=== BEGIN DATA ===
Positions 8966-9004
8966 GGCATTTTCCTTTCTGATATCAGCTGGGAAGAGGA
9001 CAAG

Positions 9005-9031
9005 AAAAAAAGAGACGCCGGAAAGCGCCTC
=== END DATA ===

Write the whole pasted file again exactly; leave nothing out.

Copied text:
Positions 8966-9004
8966 GGCATTTTCCTTTCTGATATCAGCTGGGAAGAGGA
9001 CAAG

Positions 9005-9031
9005 AAAAAAAGAGACGCCGGAAAGCGCCTC